0.5

0.75

1

r

x not for scale :

0.01 ... 1.0

0

1

2

3

4

t

Fig. 1. Evolution of the temperature prole in adiabatic

regime, Newtonian uid (m = 1).

0

0.25

0.5

0.75

1

r

x not for scale :

0.01 ... 1.0

0

0.1

0.2

t

Fig. 2. Evolution of the temperature prole in adiabatic

regime, ow behavior index, m = 0.1.

P.P. Valko / International Journal of Heat and Mass Transfer 48 (2005) 18741882 1879

where the derivative is obtained directly, inverting st

s,b

.

The mean Nusselt number now involves the integral

average of t

b

Nu

0;m

2Br

1

2x

t

b

t

b

44

where

t

b

1

x

_

x

0

t

b

dx 45

can be again obtained directly from inverting t

s,b

/s.

We denote the natural-cooling Nusselt number by

the subscript zero and its limiting value at innite x by

Nu

0,1

.

Figs. 3 and 4 show the development of the tempera-

ture proles in the natural cooling regime for the New-

tonian and a highly non-Newtonian case (m = 0.1),

respectively. In both cases we selected the reference tem-

perature dierence according to (39), and hence Br = 1.

The basic dierence between the Newtonian and the

highly non-Newtonian uids is that in the (m = 0.1) case

most of the heat develops near to the pipe wall and the

temperature proles become steeper at the wall.

Table 5 shows the results obtained for Newtonian

uid and for a power law uid with m = 0.5. As antici-

pated, the Nusselt number in the natural cooling regime

is independent of the Brinkman number. It depends only

on the location, x and ow behavior index, m. Repeating

the same calculation for other ow behavior indices, we

obtain a list of (m, Nu

0,1

) pairs that can be described by

the simple formula

Nu

0;1

2 16m 30m

2

m 4m

2

46

shown as a solid line in Fig. 5.

The above expression gives the known result: 48/5 for

the Newtonian case, (see [1, p. 80]) and is in accordance

with similar results obtained for the PTT uid by Coelho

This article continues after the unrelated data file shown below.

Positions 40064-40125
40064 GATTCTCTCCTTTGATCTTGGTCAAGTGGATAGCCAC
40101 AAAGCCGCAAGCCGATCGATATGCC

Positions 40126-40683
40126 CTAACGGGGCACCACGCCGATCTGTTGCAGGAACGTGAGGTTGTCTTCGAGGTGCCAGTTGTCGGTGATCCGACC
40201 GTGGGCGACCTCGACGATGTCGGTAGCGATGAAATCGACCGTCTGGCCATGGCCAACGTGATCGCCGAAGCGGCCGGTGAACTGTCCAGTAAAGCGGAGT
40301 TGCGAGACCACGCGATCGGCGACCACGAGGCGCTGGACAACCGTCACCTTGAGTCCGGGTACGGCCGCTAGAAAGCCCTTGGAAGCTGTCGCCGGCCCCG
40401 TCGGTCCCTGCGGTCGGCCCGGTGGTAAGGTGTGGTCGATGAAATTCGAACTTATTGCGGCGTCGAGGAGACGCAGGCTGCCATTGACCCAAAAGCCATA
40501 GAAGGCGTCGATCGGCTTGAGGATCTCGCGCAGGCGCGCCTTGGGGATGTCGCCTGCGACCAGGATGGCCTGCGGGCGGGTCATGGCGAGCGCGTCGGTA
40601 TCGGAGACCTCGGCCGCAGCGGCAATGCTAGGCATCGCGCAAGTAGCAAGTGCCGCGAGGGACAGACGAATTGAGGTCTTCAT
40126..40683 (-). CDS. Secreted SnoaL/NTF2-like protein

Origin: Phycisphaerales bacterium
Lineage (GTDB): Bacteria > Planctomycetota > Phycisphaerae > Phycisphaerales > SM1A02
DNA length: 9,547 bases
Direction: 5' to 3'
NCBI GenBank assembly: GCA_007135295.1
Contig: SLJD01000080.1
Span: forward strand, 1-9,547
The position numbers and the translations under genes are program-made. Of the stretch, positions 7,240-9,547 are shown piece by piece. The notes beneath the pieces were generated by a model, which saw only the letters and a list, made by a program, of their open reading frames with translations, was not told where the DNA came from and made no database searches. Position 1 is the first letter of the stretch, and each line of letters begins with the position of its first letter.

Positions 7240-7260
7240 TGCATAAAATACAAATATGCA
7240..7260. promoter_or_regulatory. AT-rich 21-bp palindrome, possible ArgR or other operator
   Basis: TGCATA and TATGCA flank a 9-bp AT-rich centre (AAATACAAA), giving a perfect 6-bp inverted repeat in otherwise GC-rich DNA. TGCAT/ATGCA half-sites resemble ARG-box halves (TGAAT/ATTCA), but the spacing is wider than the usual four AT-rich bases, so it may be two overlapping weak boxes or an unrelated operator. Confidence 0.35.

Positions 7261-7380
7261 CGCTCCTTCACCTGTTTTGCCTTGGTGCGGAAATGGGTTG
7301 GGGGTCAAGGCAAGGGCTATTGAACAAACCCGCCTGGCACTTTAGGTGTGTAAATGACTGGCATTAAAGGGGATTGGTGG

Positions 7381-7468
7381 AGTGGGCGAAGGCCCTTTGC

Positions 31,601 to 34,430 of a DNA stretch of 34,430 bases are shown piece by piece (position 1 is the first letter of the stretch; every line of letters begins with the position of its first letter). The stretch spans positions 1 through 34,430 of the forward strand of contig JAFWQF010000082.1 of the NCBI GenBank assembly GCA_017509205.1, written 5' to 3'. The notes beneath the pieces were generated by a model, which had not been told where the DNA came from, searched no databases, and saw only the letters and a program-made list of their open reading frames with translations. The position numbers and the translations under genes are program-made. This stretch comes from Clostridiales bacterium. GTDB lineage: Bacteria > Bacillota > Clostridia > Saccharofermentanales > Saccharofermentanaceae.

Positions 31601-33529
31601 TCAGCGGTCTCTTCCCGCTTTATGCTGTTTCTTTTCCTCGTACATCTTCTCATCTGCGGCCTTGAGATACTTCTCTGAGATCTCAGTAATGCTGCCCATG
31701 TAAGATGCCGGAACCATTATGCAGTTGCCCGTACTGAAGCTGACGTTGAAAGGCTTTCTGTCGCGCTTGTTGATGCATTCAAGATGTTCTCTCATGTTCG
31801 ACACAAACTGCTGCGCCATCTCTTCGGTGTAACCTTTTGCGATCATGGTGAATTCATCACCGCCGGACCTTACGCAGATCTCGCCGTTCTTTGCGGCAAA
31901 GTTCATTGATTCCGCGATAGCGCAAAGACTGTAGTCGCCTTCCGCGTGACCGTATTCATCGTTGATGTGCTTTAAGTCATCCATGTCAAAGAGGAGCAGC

et al. [18].

0

0.25

0.5

0.75

1

r

x not for scale :

0.01 ... 1.0

0

1

2

3

4

t

Fig. 3. Evolution of the temperature prole in natural cooling

regime, Newtonian uid (m = 1).

0

0.25

0.5

0.75

1

r

x not for scale :

0.01 ... 1.0

0

0.02

0.04

0.06

0.08

t

Fig. 4. Evolution of the temperature prole in natural cooling

regime, ow behavior index, m = 0.1.

Table 5

Natural cooling (ambient wall temperature), any Br

x m = 1 m = 0.5

t

b

/Br Nu

0,x

Nu

0,m

t

b

/Br Nu

0,x

Nu

0,m

0.001 0.003101 187.870 279.125 0.002982 220.006 327.033

0.002 0.005799 122.124 180.958 0.005522 143.297 212.482

0.005 0.012893 70.0420 103.281 0.012081 82.4309 121.691

0.010 0.022946 46.6163 68.3874 0.021187 54.9949 80.8128

0.020 0.039585 31.5111 45.8993 0.035942 37.2669 54.4052

0.050 0.076471 19.4410 27.8715 0.067764 23.0768 33.1722

0.100 0.117825 14.1374 19.7412 0.102374 16.8475 23.5743

0.200 0.164859 11.1670 14.7234 0.140142 13.3893 17.6552

0.500 0.203488 9.74152 11.4010 0.168503 11.8007 13.7654

1.0 0.208208 9.60357 10.3994 0.171372 11.6692 12.6044

10.0 0.208333 9.60000 9.67089 0.171429 11.6667 11.7507

100. 0.208333 9.60000 9.60701 0.171429 11.6667 11.6750

1880 P.P. Valko / International Journal of Heat and Mass Transfer 48 (2005) 18741882

The correlation (46) allows us to normalize the Nus-

selt number by its limiting value. Shown in Figs. 6 and 7

are the normalized local and mean Nusselt numbers for

various ow behavior indices. The combination of the

formula (46) and the gures provides both the local

and the mean Nusselt numbers for any location, x and

ow behavior index, m.

6. Conclusions

The extension of the Graetz problem including vis-

cous dissipation and power law uid rheology model

was solved using the Laplace transform Galerkin tech-

nique. The method allows for the most general bound-

ary conditions and provides highly accurate results as

shown by comparison to previously published results

obtained by a variety of analytical and numerical ap-

proaches. An additional advantage of the approach is

that derivatives and integrals with respect to the axial

location could be handled by the operational rules of

the Laplace transformation and hence no accuracy is

lost in these operations.

By recognizing the internal scaling provided by the

existence of the viscous energy dissipation, we introduced

a new selection of the reference temperature dierence.

The new scaling and the exibility of the numerical meth-

od with respect to the boundary conditions allowed us to

focus on the natural cooling regime. In this regime the

viscous dissipation of energy is counter-balanced by

keeping the wall temperature at the ambient value. From

the numerical results we derived a correlation for the

asymptotic value of the Nusselt number in the natural

cooling regime. The correlation reproduces the known

value for the Newtonian case. By normalizing the Nus-

selt number with its asymptotic value, we could represent

the heat transfer behavior (the local and mean Nusselt

numbers) in a concise manner.